Asbestos, a Silent Hazard Lurking in Older UK Homes
Asbestos, once a widely used construction material due to its durability and fire resistance, has now become a silent threat to Essex homeowners, especially those residing in properties built before the year 2000. In the United Kingdom, asbestos was only banned in 1999, making it crucial for homeowners to be aware of its potential presence. In this article, we will delve into the world of asbestos, explaining what it is, when you might need an asbestos survey company in Essex and the critical details of this survey.
Asbestos is a fibrous mineral that naturally crystallizes into fibres. Its resistance to water, heat, fire, chemicals, and biological degradation made it a preferred choice in construction. When undisturbed, asbestos is not considered harmful. However, when damaged, it can release tiny fibres that, if inhaled or ingested, can result in health issues such as asbestosis and an increased risk of certain cancers.
There are two types of asbestos: serpentine (chrysotile or white asbestos) and amphiboles (blue or brown asbestos). While amphibole asbestos was banned in 1985, white asbestos faced prohibition in 1999 and is the type most found in buildings.
When Do You Need an Asbestos Survey?
Although domestic homeowners in the UK are not legally required to check for asbestos, it is strongly advisable due to the potential health risks. You may want to consider an asbestos survey in the following scenarios:
When Purchasing a Pre-2000 Property
If you are buying a property constructed before 2000, it’s prudent to ensure it doesn’t contain asbestos, especially if you plan any renovation or demolition work.
Prior to Refurbishment or Demolition
If you intend to renovate or demolish any part of your home, an asbestos survey is essential to identify and manage potential asbestos risks.
Utility Company Works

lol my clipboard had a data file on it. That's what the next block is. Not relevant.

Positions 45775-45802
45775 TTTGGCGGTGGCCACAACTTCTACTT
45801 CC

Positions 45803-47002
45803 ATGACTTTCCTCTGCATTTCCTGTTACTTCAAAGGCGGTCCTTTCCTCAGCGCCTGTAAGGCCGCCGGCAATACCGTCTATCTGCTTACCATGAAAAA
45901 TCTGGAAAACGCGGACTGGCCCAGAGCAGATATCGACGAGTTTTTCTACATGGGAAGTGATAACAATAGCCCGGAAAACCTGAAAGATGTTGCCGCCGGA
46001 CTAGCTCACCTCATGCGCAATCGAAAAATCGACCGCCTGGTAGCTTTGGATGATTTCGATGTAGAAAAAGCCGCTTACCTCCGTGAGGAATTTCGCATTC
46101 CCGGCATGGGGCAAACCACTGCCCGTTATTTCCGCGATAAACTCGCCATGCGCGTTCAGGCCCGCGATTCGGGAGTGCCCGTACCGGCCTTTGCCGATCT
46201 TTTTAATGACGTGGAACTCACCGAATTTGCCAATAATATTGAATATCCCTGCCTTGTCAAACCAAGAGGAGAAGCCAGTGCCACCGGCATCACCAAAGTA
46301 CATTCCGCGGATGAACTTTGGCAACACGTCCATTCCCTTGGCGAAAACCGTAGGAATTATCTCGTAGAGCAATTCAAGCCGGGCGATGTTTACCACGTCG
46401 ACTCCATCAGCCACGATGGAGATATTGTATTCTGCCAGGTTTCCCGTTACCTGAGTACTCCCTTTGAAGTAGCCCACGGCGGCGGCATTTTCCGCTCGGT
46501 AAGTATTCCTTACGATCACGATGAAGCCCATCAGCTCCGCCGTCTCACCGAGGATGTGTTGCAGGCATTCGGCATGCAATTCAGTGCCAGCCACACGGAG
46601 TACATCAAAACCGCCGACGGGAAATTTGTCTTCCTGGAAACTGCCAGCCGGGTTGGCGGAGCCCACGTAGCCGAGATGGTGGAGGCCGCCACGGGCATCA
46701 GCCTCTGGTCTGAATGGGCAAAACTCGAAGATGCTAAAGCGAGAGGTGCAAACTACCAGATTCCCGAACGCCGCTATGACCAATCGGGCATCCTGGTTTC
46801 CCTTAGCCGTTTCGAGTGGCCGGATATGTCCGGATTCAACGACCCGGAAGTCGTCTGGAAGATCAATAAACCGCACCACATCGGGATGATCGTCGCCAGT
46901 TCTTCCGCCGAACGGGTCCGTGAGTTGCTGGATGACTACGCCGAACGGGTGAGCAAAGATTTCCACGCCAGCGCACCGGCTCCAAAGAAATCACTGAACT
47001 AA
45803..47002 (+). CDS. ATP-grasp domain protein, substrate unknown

If a utility company is performing works on your property, they may request an asbestos survey to ensure the safety of their employees and the public.
Renting Out Your Property
If you plan to let your property, safeguarding your tenants’ health is crucial, making an asbestos survey a wise choice.
Property Relocation to a Pension
If you are considering moving your property into a pension plan, understanding the presence of asbestos can affect property valuation and financial planning.
Becoming a Landlord
Landlords are held to higher standards and must be aware of asbestos in common areas, including stairways, roof spaces, and parking areas.
What’s Involved in an Asbestos Survey?
Asbestos surveys are conducted by trained specialists identifying asbestos-containing materials (ACMs) within a property. The survey involves three key steps:
Identifying Asbestos Presence
Specialists determine whether asbestos is present and pinpoint its location within the property.
Assessing Accessibility and Condition
The surveyors assess the accessibility and condition of the asbestos-containing materials, considering any previous treatments.
Identifying Asbestos Type
Specialists identify the precise type of asbestos present through sampling or visual inspection.
After the survey, you will receive a detailed report outlining the surveyor’s findings. This report serves as a guide for determining the necessary actions to address asbestos-related concerns.
Dealing with Asbestos Presence
If the survey uncovers asbestos in your home, there’s no need to panic. Not all asbestos requires immediate removal. Monitoring may suffice if the material is in good condition, inaccessible, and not damaged. However, if the asbestos is deteriorating, producing loose fibres, and is easily accessible, removal is highly recommended.
Furthermore, it’s essential to inform tradespeople working in affected areas about the presence of asbestos to ensure their safety and regulations compliance.
In conclusion, being informed about asbestos and conducting an asbestos survey, when necessary, are crucial steps in safeguarding your health and property value. While it may seem like a thing of the past, asbestos remains a present concern for homeowners in the UK, particularly in older properties. Stay proactive and ensure the safety of your home and those who inhabit it.